Screening and surveillance
This study shows that BAV in the absence of COA was associated with an approximately threefold increase in risk of IA detection compared with the general population with IA prevalence of 1%–2%.10 14 20 Furthermore, women with right–left cusp fusion had an approximately sixfold risk of IA, a risk that was comparable to that of patients with COA.
Currently, there are no guideline recommendations for IA screening in patients with BAV, or for monitoring aneurysm enlargement after a diagnosis of IA is made in this population. While additional data, optimally from a large prospective cohort, is necessary to validate the current findings, the following could be considered based on the data from the current cohort: (1) All patients with BAV should consider having a baseline brain MRA or CT angiography to screen for IA. If a diagnosis of IA is made, monitoring for aneurysm enlargement should follow the general recommendation and expert consensus opinion for monitoring IA in the general population.21 22 (2) Serial imaging may not be necessary in patients with normal baseline MRA except for those patients with BAV who may have an overall higher risk of IA occurrence. Higher-risk patients include those with COA or female patients with right–left cusp fusion.
This is a retrospective review of patients followed at a single tertiary centre. The authors were unable to accurately determine the indication for MRA in some of the cases because of the retrospective nature of the study. Although there is no institutional policy for IA screening at the Mayo Clinic, most of the physicians have a low threshold for IA screening in this population because of our previous data that showed a high prevalence of IA in patients with COA. The prevalence of IA may have been overestimated in the study due to ascertainment bias. Another limitation of the study is the absence of control groups for estimating IA prevalence in the general population. There were only 31 patients (4.6% of the entire cohort) with one or more missing variables of which 16 (2.4%) had two missing variables. We considered this to be insignificant and we did not take any special precaution to account for this. Finally, there were few IA ruptures or cases of aneurysm enlargement, which precluded analysis of predictors for such outcomes.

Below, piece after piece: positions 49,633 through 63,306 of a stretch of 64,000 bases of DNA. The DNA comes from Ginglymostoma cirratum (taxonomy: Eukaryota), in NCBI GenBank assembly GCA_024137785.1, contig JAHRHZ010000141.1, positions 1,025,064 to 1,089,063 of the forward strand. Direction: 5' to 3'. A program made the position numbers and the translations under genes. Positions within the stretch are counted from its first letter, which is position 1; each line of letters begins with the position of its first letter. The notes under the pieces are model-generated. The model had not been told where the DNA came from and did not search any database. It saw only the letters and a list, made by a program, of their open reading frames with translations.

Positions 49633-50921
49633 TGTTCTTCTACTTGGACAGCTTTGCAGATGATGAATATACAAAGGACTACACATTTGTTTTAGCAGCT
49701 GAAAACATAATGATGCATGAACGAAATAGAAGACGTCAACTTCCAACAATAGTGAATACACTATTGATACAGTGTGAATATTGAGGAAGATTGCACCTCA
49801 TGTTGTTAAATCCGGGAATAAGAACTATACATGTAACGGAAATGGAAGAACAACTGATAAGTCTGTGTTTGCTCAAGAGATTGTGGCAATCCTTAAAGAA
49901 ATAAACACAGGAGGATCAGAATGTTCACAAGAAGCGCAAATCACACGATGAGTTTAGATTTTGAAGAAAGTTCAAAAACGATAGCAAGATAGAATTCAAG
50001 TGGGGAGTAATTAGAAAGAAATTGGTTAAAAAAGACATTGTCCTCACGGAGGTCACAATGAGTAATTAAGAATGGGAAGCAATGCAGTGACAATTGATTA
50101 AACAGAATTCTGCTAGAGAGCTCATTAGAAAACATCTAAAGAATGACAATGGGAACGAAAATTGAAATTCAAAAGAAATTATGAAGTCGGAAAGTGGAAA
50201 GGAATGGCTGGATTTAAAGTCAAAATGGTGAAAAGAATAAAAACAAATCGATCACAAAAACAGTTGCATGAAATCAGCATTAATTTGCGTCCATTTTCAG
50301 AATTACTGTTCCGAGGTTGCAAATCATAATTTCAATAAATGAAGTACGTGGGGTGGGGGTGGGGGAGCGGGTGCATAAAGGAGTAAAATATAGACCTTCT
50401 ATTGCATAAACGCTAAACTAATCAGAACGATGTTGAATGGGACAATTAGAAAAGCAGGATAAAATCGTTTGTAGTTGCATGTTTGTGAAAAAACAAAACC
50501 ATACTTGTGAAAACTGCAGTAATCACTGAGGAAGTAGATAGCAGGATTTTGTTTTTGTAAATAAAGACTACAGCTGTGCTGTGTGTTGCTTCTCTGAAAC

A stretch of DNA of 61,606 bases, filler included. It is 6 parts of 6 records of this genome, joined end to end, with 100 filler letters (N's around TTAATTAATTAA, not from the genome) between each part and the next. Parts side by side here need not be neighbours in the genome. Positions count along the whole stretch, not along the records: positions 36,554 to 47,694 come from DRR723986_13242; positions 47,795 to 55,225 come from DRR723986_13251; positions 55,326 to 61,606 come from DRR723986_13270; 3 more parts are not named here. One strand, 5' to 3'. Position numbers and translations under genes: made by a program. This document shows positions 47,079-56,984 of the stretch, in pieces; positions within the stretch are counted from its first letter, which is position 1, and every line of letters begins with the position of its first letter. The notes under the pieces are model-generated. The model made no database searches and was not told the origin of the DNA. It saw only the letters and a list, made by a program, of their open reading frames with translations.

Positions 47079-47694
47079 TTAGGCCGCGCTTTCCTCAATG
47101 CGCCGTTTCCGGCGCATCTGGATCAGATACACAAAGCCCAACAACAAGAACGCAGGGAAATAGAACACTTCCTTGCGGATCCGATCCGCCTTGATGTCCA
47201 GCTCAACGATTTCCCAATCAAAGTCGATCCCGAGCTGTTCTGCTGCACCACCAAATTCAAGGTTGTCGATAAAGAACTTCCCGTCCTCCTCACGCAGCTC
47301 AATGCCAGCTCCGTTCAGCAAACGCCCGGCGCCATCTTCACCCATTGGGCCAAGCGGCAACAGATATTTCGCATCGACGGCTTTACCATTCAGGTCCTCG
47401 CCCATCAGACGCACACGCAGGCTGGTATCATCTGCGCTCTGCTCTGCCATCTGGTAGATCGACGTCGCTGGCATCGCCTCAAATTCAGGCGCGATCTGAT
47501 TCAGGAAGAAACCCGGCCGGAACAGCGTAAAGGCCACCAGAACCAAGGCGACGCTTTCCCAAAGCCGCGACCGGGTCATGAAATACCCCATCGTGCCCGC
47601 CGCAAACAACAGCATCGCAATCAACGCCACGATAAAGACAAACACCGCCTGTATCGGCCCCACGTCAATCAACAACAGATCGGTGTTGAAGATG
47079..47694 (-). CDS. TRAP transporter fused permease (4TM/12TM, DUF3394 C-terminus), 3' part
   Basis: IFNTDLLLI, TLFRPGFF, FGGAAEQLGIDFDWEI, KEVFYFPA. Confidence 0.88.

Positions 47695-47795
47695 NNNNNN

This is the largest study of IA in patients with BAV, and the study showed that the prevalence of IA in patients with BAV was 7.7%. IA was more common in certain high-risk subgroups such as those with COA and in women with right–left cusp fusion.
The frequency of aneurysm rupture was similar to data from large registries of patients with unruptured IAs. A baseline brain MRA may be reasonable in all patients with BAV. However, a prospective study with consistent follow-up imaging is required to validate our data and to determine which patients with negative baseline imaging should have repeat study during follow-up.
What is already known about this subject?
There is an increased risk of intracranial aneurysm (IA) in patients with coarctation of aorta (COA). Most patients with COA have bicuspid aortic valve (BAV). However, the prevalence of IA in patients with BAV is unknown.
What does this study add?
There is an increased prevalence of IA in patients with BAV (12.9% in patients with BAV and COA, and 5.7% in patients without COA). Among the patients without COA, the risk factors for IA are female gender and presence of right–left cusp fusion.
How might this impact clinical practice?
A population-based study is required to validate these findings and determine the strength of association between BAV and IA.
Contributors ACE, RP, ARK, EA: study design, data collection, data analysis, initial drafting, critical review, final revision. HMC, RDB, SAL, JH: data analysis, initial drafting, critical review, final revision. All authors reviewed and approved the final draft of this manuscript.
Competing interests None declared.
Ethics approval Mayo Institutional Review Board.
Provenance and peer review Not commissioned; externally peer reviewed.
If you wish to reuse any or all of this article please use the link below which will take you to the Copyright Clearance Center’s RightsLink service. You will be able to get a quick price and instant permission to reuse the content in many different ways.